RNA-Seq for Plant Pathogenic Bacteria.

Kimbrel JA, Di Y, Cumbie JS, Chang JH - Genes (Basel) (2011)

Differential expression as a function of transcript length. RNA-Seq data of transcriptomes from Arabidopsis thaliana infected with nonpathogenic bacteria or mock inoculated were analyzed using the GENE-counter pipeline configured with the NBPSeq package. (A) The differentially induced genes (y-axis) were binned based on equal range of transcript lengths (x-axis). A regression line is plotted. (B) Expressed genes from all replicates from both treatments are represented as a percentage within each bin defined based on equal range of transcript length.
© Copyright Policy
Related In: Results  -  Collection

License
Show All Figures
getmorefigures.php?uid=PMC3927590&req=5

f3-genes-02-00689: Differential expression as a function of transcript length. RNA-Seq data of transcriptomes from Arabidopsis thaliana infected with nonpathogenic bacteria or mock inoculated were analyzed using the GENE-counter pipeline configured with the NBPSeq package. (A) The differentially induced genes (y-axis) were binned based on equal range of transcript lengths (x-axis). A regression line is plotted. (B) Expressed genes from all replicates from both treatments are represented as a percentage within each bin defined based on equal range of transcript length.
Mentions: In experiments where gene expression is being compared between treatment groups, the variability due to differences in transcript lengths and other technical biases that we have not discussed, are less of an issue, since they presumably affect the same genes to the same degree across different treatment groups. The same cannot be said for other types of analyses that rely on direct or indirect comparisons of expression of a set of genes, such as network or pathway analyses, systems studies, and analysis for enriched gene ontology (GO) terms. Since tests for differential expression are usually more powerful for genes encoding longer transcripts, tests for sets of enriched and differentially expressed genes may be biased towards those that are on average longer in length [65]. To address this issue, a weighted sampling method has been proposed to compensate for length differences [66]. We note, however, that in the original study, the problem of overdispersion was not well understood and some of the data examples that were characterized did not include biological replicates [65]. When we used NBPSeq to identify differentially induced genes from an RNA-Seq dataset comparing transcriptome changes of a host plant challenged with bacteria versus a mock inoculation, we did not observe substantial correlations between differential expression and transcript length (Figure 3) [67]. We feel that further study is needed to fully appreciate the scope and severity of this so-called “length-bias” issue.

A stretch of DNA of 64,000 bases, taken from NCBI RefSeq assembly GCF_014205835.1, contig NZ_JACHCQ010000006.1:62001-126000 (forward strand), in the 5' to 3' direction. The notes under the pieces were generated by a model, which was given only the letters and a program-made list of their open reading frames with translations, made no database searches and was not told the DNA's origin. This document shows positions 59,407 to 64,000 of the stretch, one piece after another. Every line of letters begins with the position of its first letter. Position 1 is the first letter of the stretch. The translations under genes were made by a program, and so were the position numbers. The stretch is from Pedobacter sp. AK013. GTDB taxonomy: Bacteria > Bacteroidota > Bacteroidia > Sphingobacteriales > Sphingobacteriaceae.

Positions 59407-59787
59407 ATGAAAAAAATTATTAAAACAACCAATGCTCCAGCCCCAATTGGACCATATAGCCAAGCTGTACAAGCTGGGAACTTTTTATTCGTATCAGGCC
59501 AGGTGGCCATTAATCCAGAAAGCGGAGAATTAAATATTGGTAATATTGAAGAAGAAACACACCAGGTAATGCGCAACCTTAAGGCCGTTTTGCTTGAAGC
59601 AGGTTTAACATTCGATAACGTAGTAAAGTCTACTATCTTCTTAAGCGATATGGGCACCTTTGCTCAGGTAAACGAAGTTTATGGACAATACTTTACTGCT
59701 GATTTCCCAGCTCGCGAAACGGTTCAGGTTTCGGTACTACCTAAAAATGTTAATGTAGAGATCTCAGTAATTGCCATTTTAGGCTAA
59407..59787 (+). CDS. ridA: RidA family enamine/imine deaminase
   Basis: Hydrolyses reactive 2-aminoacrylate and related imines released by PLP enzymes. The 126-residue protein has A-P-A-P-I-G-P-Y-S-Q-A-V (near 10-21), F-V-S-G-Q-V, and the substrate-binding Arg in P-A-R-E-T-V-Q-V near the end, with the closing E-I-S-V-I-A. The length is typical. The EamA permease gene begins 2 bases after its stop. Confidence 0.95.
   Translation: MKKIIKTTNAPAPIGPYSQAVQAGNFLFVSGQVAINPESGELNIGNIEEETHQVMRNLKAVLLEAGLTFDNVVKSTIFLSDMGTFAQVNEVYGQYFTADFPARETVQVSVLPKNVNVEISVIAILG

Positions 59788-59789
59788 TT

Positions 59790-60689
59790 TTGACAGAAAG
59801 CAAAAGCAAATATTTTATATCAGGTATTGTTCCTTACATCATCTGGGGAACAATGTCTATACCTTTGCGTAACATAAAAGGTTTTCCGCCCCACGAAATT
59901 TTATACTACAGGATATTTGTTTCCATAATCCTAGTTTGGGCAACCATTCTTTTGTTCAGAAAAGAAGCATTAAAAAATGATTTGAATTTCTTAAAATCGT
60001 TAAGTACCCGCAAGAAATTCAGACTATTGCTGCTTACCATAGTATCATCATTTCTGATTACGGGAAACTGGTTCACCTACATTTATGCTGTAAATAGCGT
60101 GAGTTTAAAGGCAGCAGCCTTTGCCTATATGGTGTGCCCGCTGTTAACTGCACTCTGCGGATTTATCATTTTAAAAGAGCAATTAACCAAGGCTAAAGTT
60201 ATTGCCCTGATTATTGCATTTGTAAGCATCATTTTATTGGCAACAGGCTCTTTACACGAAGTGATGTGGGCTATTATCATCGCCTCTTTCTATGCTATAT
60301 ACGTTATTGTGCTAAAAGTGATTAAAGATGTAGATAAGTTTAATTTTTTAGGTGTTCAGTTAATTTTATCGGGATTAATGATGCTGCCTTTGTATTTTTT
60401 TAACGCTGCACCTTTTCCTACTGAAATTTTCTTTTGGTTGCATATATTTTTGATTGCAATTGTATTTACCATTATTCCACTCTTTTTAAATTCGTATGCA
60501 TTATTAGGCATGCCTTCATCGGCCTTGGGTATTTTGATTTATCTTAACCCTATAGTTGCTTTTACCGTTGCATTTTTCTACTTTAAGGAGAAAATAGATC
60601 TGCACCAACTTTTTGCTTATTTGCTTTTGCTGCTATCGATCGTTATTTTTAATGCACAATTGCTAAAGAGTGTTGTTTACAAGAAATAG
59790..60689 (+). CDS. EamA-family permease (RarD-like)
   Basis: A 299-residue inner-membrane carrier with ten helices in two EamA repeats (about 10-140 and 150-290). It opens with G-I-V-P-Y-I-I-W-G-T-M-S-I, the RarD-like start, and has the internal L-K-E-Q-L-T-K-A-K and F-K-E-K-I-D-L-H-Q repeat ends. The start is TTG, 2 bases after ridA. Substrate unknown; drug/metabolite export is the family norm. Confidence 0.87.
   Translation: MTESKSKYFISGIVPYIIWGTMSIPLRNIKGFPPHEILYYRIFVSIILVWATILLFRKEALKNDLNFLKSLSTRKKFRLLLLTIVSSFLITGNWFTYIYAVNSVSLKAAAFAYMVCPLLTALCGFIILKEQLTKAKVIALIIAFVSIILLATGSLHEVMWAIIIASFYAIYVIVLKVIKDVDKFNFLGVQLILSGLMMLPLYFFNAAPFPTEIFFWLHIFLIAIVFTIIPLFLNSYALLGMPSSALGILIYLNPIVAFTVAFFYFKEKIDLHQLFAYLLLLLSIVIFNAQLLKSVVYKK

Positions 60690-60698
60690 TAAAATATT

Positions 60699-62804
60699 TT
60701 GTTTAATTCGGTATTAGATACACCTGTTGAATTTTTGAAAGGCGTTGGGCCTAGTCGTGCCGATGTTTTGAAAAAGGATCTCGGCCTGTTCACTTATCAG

Bottom Line: The throughput and single-base resolution of RNA-Sequencing (RNA-Seq) have contributed to a dramatic change in transcriptomic-based inquiries and resulted in many new insights into the complexities of bacterial transcriptomes.RNA-Seq could contribute to similar advances in our understanding of plant pathogenic bacteria but it is still a technology under development with limitations and unknowns that need to be considered.We also discuss the technical and statistical challenges in the practical application of RNA-Seq for studying bacterial transcriptomes and describe some of the currently available solutions.

View Article: PubMed Central - PubMed

Affiliation: Department of Botany and Plant Pathology, Oregon State University, Corvallis, OR 97331, USA. kimbreje@science.oregonstate.edu.

ABSTRACT
The throughput and single-base resolution of RNA-Sequencing (RNA-Seq) have contributed to a dramatic change in transcriptomic-based inquiries and resulted in many new insights into the complexities of bacterial transcriptomes. RNA-Seq could contribute to similar advances in our understanding of plant pathogenic bacteria but it is still a technology under development with limitations and unknowns that need to be considered. Here, we review some new developments for RNA-Seq and highlight recent findings for host-associated bacteria. We also discuss the technical and statistical challenges in the practical application of RNA-Seq for studying bacterial transcriptomes and describe some of the currently available solutions.

No MeSH data available.


Related in: MedlinePlus